Sunday, March 7, 2010

Lambing and kidding oh my!

The season of blessed events got started with Charity a first time lamber.  All was well until the 10 pm barncheck when a very confused Charity was excavating with determination but no understanding of the impending event.  The bad part was she was exactly a week ahead of schedule.  I knew there had been an altercation in the morning about feeding space arrangements but didn't realize how serious the dispute was.   Of course since it was a week early I had to leap into collecting all the lambing gear for the "what if" situations that can sometimes develop.  

 A week early is right on the edge of survivability for preemie lambs so I was not optimistic about the outcome of this endeavor.  Charity was confused until I let her smell the fluids from her waterbag and the lightbulb came on with a vengance.  Its a BABY!!!  She proceeded to push and a tiny 2 pound lamb arrived cold and confused, gasping in the chilly air.  She licked it and I suctioned the airway and the tiny heart continued to beat like a hummingbird.  I milked out some of the lifegiving colostrum and got a bit down the little fellow by dribbling it into his mouth.  He lacked the sucking reflex but got enough colostrum to keep him warm until he adjusted a bit. 

His sibling must have been the one that got whacked in the fray as it teetered on the edge of survival and then slipped over.    I distracted Charity and covered the little body with a towel and moved it off to the side.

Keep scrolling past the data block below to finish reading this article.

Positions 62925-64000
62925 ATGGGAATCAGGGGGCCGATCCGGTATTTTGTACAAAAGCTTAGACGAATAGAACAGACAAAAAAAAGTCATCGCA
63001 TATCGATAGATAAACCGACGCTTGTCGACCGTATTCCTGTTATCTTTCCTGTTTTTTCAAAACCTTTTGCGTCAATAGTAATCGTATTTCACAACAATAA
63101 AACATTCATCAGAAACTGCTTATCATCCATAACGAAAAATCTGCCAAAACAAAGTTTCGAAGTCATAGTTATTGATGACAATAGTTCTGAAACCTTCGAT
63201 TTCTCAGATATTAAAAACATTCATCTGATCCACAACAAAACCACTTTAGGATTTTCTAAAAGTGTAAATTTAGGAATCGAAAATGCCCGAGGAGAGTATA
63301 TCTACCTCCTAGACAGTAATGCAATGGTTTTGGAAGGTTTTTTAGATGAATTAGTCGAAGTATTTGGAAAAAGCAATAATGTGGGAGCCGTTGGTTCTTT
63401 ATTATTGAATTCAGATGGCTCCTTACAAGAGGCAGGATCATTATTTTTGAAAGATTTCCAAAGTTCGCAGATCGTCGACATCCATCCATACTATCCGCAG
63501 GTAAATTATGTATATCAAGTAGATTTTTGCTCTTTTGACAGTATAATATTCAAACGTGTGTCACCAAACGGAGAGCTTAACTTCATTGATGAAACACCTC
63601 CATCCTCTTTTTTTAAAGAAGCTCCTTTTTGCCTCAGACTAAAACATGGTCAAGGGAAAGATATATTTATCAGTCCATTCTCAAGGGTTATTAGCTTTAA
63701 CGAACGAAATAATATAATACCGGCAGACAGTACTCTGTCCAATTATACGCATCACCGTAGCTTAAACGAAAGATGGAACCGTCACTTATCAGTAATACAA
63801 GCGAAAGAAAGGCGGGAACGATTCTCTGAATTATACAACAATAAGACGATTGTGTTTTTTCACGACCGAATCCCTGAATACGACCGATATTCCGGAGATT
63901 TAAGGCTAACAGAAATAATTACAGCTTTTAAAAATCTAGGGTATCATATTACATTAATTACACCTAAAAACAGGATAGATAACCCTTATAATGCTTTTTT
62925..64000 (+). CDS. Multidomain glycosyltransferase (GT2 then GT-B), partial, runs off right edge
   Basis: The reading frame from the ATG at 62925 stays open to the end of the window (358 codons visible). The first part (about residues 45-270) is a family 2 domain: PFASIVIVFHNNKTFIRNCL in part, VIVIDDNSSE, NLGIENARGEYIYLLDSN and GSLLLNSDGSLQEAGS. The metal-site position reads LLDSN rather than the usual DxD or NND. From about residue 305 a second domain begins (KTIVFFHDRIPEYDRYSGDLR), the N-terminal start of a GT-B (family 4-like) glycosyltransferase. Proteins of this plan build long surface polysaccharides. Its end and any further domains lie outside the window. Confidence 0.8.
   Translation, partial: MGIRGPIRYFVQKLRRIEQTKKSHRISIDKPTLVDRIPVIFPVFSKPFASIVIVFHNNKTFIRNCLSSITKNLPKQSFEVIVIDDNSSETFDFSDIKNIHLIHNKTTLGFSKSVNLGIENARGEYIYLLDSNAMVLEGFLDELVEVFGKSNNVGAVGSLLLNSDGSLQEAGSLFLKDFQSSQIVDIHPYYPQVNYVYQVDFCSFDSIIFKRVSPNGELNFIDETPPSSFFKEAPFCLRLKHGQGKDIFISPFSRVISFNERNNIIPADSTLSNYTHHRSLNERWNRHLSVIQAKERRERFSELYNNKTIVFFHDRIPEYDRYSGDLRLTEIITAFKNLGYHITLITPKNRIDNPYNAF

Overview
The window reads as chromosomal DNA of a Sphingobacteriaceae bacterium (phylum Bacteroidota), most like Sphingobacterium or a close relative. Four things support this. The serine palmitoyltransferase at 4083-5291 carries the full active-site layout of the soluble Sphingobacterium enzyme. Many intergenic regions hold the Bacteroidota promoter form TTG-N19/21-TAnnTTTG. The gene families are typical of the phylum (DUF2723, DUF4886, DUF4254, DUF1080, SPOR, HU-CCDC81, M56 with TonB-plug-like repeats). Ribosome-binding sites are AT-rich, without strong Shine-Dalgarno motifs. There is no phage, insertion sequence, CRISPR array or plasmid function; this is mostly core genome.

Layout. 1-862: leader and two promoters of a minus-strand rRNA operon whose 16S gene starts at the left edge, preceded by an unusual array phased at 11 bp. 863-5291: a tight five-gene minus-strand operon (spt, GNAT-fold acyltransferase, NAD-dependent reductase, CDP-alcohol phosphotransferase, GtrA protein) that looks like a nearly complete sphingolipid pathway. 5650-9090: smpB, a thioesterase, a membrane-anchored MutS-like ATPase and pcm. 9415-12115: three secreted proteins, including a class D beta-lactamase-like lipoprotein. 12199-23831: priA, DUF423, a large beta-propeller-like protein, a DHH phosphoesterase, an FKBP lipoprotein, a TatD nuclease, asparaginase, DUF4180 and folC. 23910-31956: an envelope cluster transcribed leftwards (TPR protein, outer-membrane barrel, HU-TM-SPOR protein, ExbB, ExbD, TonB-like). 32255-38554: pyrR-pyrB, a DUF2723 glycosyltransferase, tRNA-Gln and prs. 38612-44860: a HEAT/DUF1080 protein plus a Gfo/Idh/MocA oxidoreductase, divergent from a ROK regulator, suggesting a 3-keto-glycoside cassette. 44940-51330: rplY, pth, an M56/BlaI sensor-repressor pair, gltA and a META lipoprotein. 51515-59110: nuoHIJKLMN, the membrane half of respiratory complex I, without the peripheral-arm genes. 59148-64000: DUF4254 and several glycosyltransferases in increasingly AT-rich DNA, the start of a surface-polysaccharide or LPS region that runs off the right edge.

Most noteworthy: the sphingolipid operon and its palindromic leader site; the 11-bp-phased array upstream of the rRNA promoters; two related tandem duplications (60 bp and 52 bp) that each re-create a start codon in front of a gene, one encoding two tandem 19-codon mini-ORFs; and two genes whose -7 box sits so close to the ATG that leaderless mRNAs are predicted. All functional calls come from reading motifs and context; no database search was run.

To help keep the little one warm I filled several bottles with hot water and placed them under the straw in his box.  Nestled between them he slept soundly without shivering; his young mother watching his every breath.

Charity is a superb mother to this fragile infant, gentle and comforting.  She was so cooperative when I was milking her out I had a feeling she knew this was the only way her little man could get nourishment right now.  Several times that night we worked together to get colostrum into the baby.  In the morning I knew I would have to tube him if he didn't start to suck but I hesitate to do that until there is no option.  Before work I gave it one more try and SUCCESS!   That lightbulb reappeared and what took 15 minutes to get down him earlier disappeared in a flash!  He never looked back after that!   

With a full tummy and a loving mom he started to bounce.  Two bounces and a nap at first.  Then a few more and another nap.  He curls up in his box of straw and grows.  Now he is bouncing with the best of them and looking forward to meeting the other lambs.  He is still a tiny little guy but he is catching up fast.  He has a great future ahead of him I think.  He has presence and he has already won his first place in mom's heart.


  1. What a wonderful story, in spite of the loss. And a sobering reminder of what can happen; I need to move the wether out of the ewe group because he is not always a gentleman. He mostly picks on one unbred yearling, but no use taking unnecessary chances.

  2. Sorry about the loss, that's never easy. But glad to hear the tiny one is doing okay, he sure is a cutie.